Risk of infections—chemotherapy reduces your white blood cell level, making it harder for your body to fight infection. Colds and flu may be easier to catch and harder to shake off, and scratches or cuts may get infected more easily. You may also be more likely to catch a more serious infection and need to be admitted to hospital. Contact your doctor or go the nearest hospital if you have a temperature of 38°C or over or other signs of infection.
Joint and muscle pain—this may occur after your treatment session. It may feel like you have the flu, but the symptoms should disappear within a few days. Taking paracetamol may help.
Numbness or tingling in your hands and feet—this is called peripheral neuropathy, and it can be a side effect of certain chemotherapy drugs. Let your doctor know if this happens, as your dose of chemotherapy may need to be adjusted.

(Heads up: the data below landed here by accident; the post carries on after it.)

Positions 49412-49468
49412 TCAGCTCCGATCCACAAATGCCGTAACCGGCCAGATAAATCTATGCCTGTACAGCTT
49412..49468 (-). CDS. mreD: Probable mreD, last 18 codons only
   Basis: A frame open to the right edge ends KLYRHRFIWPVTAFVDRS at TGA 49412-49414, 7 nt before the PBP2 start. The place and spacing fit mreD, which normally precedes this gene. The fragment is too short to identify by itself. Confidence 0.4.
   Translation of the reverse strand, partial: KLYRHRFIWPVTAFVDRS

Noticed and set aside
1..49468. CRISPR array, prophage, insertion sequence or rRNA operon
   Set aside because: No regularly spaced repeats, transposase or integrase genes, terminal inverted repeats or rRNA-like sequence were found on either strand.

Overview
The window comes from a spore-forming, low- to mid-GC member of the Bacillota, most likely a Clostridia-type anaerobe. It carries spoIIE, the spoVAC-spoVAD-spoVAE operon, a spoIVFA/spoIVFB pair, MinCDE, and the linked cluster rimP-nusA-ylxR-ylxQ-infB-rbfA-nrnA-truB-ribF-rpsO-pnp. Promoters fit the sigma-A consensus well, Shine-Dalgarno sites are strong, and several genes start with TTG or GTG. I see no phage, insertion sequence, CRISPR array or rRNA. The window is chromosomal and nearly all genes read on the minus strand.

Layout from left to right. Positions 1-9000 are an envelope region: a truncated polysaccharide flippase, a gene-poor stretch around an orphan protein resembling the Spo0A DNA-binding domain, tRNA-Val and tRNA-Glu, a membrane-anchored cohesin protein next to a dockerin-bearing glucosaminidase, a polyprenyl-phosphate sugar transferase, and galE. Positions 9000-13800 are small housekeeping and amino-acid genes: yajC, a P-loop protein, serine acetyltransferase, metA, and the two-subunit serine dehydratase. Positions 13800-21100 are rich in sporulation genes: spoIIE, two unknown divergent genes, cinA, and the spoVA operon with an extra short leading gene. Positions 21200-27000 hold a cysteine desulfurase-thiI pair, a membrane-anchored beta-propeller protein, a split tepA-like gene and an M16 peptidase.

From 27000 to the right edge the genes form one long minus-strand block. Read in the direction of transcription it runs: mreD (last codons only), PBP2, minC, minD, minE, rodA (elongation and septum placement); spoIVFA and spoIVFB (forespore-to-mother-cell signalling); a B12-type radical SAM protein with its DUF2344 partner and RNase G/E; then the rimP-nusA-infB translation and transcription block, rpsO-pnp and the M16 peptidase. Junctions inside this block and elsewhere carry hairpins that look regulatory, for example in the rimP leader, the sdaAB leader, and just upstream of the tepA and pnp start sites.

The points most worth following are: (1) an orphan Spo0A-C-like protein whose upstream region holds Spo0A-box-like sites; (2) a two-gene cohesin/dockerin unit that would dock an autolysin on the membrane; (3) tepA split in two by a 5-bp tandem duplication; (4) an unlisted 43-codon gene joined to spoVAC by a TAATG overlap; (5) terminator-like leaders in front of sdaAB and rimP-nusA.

Targeted therapy drugs can get inside cancer cells and block particular proteins (enzymes) that tell the cancer cells to grow. These drugs are used to treat some types of ovarian cancer. They may also be used in certain situations (e.g. if chemotherapy has not been successful). Genetic testing will help determine if you have a particular faulty gene that may respond to targeted therapy drugs.
Bevacizumab is a targeted therapy drug used to treat advanced epithelial tumours. It works by stopping the cancer developing new blood vessels and growing. Bevacizumab is given with chemotherapy every three weeks as a drip into a vein (infusion). It is commonly given in repeating cycles.